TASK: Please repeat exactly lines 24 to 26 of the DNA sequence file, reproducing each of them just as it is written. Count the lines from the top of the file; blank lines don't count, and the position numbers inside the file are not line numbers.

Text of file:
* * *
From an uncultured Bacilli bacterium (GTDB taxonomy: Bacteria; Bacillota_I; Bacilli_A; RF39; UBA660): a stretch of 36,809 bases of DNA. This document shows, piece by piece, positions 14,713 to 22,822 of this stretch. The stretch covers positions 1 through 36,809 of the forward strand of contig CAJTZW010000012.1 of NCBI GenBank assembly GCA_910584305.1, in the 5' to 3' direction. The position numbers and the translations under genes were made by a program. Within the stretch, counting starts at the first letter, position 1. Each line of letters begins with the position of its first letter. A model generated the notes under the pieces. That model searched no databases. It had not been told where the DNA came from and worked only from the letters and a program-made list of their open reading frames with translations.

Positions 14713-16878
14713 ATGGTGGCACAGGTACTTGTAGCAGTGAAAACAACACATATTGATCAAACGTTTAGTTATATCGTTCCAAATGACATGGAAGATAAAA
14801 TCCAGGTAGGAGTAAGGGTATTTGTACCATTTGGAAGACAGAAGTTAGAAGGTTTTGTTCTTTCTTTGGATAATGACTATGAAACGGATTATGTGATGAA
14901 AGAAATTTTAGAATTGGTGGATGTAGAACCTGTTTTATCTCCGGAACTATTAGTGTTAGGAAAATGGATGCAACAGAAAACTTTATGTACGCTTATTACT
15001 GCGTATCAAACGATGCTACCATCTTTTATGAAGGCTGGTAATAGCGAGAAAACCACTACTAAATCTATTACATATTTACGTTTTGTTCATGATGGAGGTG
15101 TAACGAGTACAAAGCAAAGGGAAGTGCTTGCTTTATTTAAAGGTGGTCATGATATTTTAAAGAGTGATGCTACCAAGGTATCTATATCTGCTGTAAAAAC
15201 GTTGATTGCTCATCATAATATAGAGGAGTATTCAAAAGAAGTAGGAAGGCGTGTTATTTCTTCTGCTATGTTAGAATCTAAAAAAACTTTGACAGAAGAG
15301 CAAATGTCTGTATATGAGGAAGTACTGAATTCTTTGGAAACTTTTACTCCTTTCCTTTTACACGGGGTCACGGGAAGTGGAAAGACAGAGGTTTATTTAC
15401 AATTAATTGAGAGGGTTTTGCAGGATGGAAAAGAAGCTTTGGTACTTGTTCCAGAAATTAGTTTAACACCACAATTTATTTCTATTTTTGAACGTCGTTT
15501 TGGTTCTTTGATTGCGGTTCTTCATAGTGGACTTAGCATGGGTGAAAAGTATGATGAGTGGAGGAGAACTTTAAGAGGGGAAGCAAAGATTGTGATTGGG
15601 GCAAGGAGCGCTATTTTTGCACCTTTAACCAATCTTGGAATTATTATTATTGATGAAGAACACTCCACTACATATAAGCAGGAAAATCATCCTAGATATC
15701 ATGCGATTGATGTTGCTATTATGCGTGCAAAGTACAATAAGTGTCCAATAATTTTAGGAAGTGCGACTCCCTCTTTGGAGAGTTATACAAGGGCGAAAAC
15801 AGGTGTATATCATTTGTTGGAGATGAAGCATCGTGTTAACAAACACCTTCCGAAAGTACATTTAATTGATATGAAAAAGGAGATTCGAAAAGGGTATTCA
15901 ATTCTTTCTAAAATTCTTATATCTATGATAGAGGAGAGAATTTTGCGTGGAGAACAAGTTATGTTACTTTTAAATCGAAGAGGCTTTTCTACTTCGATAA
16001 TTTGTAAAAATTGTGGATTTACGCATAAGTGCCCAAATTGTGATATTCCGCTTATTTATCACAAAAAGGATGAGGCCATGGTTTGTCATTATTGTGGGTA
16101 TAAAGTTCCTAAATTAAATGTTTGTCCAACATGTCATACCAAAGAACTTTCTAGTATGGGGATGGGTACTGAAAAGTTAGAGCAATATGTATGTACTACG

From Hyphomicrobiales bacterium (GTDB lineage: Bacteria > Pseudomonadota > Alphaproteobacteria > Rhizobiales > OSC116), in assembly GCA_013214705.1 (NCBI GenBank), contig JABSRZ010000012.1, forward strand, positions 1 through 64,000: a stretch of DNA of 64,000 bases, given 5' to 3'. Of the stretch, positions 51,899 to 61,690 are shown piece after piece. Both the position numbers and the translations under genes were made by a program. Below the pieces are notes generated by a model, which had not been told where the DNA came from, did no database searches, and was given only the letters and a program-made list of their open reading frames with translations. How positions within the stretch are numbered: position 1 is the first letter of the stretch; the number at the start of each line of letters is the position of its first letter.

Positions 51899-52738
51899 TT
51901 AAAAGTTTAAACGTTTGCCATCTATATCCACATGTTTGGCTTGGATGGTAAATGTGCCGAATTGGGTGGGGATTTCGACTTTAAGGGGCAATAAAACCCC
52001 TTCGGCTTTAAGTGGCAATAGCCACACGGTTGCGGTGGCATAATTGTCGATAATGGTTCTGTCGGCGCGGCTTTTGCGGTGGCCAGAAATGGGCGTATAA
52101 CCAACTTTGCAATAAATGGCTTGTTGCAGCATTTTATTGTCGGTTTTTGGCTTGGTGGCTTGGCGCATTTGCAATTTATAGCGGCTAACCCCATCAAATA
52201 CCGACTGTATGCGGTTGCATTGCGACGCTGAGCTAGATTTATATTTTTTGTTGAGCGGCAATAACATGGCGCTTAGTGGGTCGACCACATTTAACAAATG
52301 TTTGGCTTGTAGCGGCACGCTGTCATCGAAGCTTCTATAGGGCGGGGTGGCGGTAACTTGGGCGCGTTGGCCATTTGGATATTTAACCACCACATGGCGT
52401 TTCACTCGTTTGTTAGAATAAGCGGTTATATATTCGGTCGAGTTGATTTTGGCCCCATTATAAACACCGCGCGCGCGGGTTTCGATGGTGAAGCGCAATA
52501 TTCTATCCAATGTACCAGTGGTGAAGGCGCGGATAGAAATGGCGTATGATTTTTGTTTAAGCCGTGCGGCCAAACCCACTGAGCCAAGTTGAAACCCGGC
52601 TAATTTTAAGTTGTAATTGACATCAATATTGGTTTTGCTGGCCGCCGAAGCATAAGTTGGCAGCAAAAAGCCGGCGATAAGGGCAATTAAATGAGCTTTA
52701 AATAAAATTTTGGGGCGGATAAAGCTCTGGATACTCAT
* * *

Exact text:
52201 CCGACTGTATGCGGTTGCATTGCGACGCTGAGCTAGATTTATATTTTTTGTTGAGCGGCAATAACATGGCGCTTAGTGGGTCGACCACATTTAACAAATG
52301 TTTGGCTTGTAGCGGCACGCTGTCATCGAAGCTTCTATAGGGCGGGGTGGCGGTAACTTGGGCGCGTTGGCCATTTGGATATTTAACCACCACATGGCGT
52401 TTCACTCGTTTGTTAGAATAAGCGGTTATATATTCGGTCGAGTTGATTTTGGCCCCATTATAAACACCGCGCGCGCGGGTTTCGATGGTGAAGCGCAATA